For AI laws, China joins the U.S. in asking the public to chime in

China has drafted new regulations that it says are necessary to ensure the safe development of generative AI applications like ChatGPT.
Written by Eileen Yu, Senior Contributing Editor
Blue sketches of a human brain and computerized data visualized
Yuichiro Chino/Getty Images

China has released a new draft regulation that it says is necessary to ensure the safe development of generative artificial intelligence (AI) technologies, such as ChatGPT

While it supports the innovative use of AI algorithms to improve user experience and access to information, the growth of such applications can lead to abuse. Emphasis should be placed on such tools and data resources to be used safely and reliably, said the Cyberspace Administration of China (CAC). 

Regulations were needed to drive a healthy and sustainable development of generative AI algorithms, said the government agency, as it published the draft laws on its website. 

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Under the proposed rules, operators will be required to send their applications to regulators for "safety reviews" before offering the services to the public, according to a report by state-owned media Global Times. They also are not to use AI algorithms and data to engage in unfair competition. 

The CAC's draft laws further establish guidelines to which generative AI services must adhere, such as the types of content such applications can generate. These will ensure the accuracy of information and prevent the spread of false information, the regulator said.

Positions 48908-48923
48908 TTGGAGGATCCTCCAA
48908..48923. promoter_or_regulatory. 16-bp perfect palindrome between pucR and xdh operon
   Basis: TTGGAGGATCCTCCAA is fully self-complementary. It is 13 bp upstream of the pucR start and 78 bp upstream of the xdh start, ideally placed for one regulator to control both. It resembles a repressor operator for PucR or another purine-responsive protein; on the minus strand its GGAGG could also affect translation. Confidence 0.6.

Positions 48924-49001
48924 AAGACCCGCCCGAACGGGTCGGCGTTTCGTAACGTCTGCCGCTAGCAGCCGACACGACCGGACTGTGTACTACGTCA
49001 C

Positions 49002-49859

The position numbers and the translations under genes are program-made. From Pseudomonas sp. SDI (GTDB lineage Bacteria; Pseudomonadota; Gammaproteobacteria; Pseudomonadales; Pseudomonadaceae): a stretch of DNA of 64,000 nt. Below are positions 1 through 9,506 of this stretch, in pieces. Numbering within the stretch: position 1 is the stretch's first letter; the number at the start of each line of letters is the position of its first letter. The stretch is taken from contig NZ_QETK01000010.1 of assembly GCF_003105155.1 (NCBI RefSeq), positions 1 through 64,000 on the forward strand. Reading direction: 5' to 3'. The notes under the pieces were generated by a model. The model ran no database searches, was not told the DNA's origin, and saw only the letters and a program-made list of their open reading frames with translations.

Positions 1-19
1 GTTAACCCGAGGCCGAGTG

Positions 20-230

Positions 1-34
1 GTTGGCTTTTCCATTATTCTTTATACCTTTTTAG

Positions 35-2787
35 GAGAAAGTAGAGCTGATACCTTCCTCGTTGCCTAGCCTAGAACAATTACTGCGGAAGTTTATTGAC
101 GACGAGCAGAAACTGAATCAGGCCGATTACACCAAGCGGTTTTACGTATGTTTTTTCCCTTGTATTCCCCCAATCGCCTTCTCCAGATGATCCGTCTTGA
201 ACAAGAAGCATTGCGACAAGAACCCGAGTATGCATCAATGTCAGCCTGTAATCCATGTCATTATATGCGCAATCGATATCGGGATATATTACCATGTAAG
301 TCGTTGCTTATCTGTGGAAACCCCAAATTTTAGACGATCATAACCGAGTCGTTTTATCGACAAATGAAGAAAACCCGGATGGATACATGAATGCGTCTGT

The draft laws are open for public feedback until May 10. 

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The move comes a day after the U.S. government said it was seeking public input on AI accountability. The U.S. Department of Commerce's National Telecommunications and Information Administration (NTIA) said the feedback would guide policies that support AI audits, risk and safety assessments, certifications, and tools to establish trust in AI systems. 

"Responsible AI systems could bring enormous benefits, but only if we address their potential consequences and harms. For these systems to reach their full potential, companies and consumers need to be able to trust them," said NTIA's administrator Alan Davidson. 

Submissions for feedback to the NTIA will close on June 10. 

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Efforts from China and the U.S. to gain some control come as interest in generative AI applications, such as ChatGPT, continues to grow. Key players from both markets, including Tencent, Alibaba, Google, and Microsoft, are offering or integrating the AI model into their products.

Alibaba Cloud just yesterday unveiled its large language AI platform, called Tongyi Qianwen, which is currently available to customers in China for beta testing and as an API to developers. The AI model also will be integrated with Alibaba's enterprise applications and tapped to power its products and services, including its online collaboration workplace platform DingTalk as well as its smart voice assistant, Tmall Genie


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